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    ABSTRACT: Erythritol is an important nutrient for several α-2 Proteobacteria, including N2-fixing plant endosymbionts and Brucella, a worldwide pathogen that finds this four-carbon polyol in genital tissues. Erythritol metabolism involves phosphorylation to L-erythritol-4-phosphate by the kinase EryA and oxidation of the latter to L-3-tetrulose 4-phosphate by the dehydrogenase EryB. It is accepted that further steps involve oxidation by the putative dehydrogenase EryC and subsequent decarboxylation to yield triose-phosphates. Accordingly, growth on erythritol as the sole C source should require aldolase and fructose-1,6-bisphosphatase to produce essential hexose-6-monophosphate. However, we observed that a mutant devoid of fructose-1,6-bisphosphatases grew normally on erythritol and that EryC, which was assumed to be a dehydrogenase, actually belongs to the xylose isomerase superfamily. Moreover, we found that TpiA2 and RpiB, distant homologs of triose phosphate isomerase and ribose 5-phosphate isomerase B, were necessary, as previously shown for Rhizobium. By using purified recombinant enzymes, we demonstrated that L-3-tetrulose-4-phosphate was converted to D-erythrose 4-phosphate through three previously unknown isomerization reactions catalyzed by EryC (tetrulose-4-phosphate racemase), TpiA2 (D-3-tetrulose-4-phosphate isomerase; renamed EryH), and RpiB (D-erythrose-4-phosphate isomerase; renamed EryI), a pathway fully consistent with the isotopomer distribution of the erythrose-4-phosphate-derived amino acids phenylalanine and tyrosine obtained from bacteria grown on (13)C-labeled erythritol. D-erythrose-4-phosphate is then converted by enzymes of the pentose phosphate pathway to glyceraldehyde 3-phosphate and fructose 6-phosphate, thus bypassing fructose-1,6-bisphosphatase. This is the first description to our knowledge of a route feeding carbohydrate metabolism exclusively via D-erythrose 4-phosphate, a pathway that may provide clues to the preferential metabolism of erythritol by Brucella and its role in pathogenicity.
    Full-text · Article · Dec 2014 · Proceedings of the National Academy of Sciences
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    ABSTRACT: Abstract The brucellae are α-Proteobacteria causing brucellosis, an important zoonosis. Although multiplying in endoplasmic reticulum-derived vacuoles, they cause no cell death, suggesting subtle but efficient use of host resources. Brucellae are amino-acid prototrophs able to grow with ammonium or use glutamate as the sole carbon-nitrogen source in vitro. They contain more than twice amino acid/peptide/polyamine uptake genes than the amino-acid auxotroph Legionella pneumophila, which multiplies in a similar vacuole, suggesting a different nutritional strategy. During these two last decades, many mutants of key actors in nitrogen metabolism (transporters, enzymes, regulators, etc.) have been described to be essential for full virulence of brucellae. Here, we review the genomic and experimental data on Brucella nitrogen metabolism and its connection with virulence. An analysis of various aspects of this metabolism (transport, assimilation, biosynthesis, catabolism, respiration and regulation) has highlighted differences and similarities in nitrogen metabolism with other α-Proteobacteria. Together, these data suggest that, during their intracellular life cycle, the brucellae use various nitrogen sources for biosynthesis, catabolism and respiration following a strategy that requires prototrophy and a tight regulation of nitrogen use.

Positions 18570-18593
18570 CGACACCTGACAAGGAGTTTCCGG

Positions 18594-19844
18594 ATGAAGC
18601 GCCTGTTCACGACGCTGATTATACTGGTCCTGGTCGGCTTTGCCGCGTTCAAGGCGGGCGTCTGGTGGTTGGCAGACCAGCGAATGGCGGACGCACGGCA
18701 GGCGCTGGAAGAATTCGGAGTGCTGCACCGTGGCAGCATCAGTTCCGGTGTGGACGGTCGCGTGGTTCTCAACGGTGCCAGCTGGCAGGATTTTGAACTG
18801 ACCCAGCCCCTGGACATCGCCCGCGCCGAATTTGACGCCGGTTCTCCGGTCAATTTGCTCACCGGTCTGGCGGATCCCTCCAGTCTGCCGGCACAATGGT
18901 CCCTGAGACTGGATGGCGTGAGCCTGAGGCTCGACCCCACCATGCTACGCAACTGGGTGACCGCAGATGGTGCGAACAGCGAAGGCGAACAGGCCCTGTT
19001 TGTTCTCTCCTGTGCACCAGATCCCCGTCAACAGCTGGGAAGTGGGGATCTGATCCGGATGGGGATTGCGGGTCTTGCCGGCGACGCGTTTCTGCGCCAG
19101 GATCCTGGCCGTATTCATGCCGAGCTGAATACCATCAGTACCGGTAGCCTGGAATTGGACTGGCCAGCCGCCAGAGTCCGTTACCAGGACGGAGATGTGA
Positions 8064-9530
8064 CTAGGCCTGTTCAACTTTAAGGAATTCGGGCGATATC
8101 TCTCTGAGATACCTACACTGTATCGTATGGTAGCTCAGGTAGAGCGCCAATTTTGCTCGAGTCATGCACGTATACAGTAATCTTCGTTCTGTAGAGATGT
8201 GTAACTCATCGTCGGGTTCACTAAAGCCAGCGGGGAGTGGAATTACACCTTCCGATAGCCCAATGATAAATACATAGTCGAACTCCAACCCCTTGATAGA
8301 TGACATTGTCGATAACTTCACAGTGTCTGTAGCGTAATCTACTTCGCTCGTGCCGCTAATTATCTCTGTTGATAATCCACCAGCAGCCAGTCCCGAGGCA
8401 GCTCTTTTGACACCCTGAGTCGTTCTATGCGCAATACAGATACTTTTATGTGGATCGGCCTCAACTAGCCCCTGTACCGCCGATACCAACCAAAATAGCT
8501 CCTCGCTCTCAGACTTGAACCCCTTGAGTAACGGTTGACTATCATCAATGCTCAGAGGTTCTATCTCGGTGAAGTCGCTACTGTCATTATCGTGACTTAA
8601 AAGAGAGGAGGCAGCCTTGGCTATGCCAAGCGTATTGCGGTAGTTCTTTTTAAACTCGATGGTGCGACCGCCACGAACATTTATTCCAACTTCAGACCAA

Full-text · Article · Dec 2014 · Critical Reviews in Microbiology
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    ABSTRACT: Current serological tests for swine brucellosis detect antibodies to the Brucella O-polysaccharide (O/PS). However, when infections by bacteria carrying cross-reacting O/PS occur, these tests suffer from false positive serological reactions (FPSR), and the skin test with Brucella soluble protein extracts is the best diagnostic alternative to differentiate true Brucella suis infections from FPSR in pigs. Since this test has been seldom used in B. suis infected swine, the clinical and histological features involved have not been described properly. Here, we describe the clinical and histological events in B. suis biovar 2 infected pigs skin tested with a cytosoluble O/PS free protein extract from rough Brucella abortus Tn5::per mutant. A similar extract from rough Ochrobactrum intermedium was also used for comparative purposes. No relevant differences were evidenced between the homologous and heterologous allergens, and the main clinical feature was an elevated area of the skin showing different induration degrees. Moreover, an important vascular reaction with hyperemia and haemorrhage was produced in most infected sows 24-48h after inoculation, thus facilitating the clinical interpretation of positive reactions. Histologically, combined immediate (type III) and delayed (type IV) hypersensitivity reactions were identified as the most relevant feature of the inflammatory responses produced. Copyright © 2014 Elsevier B.V. All rights reserved.
    No preview · Article · Nov 2014 · Veterinary Immunology and Immunopathology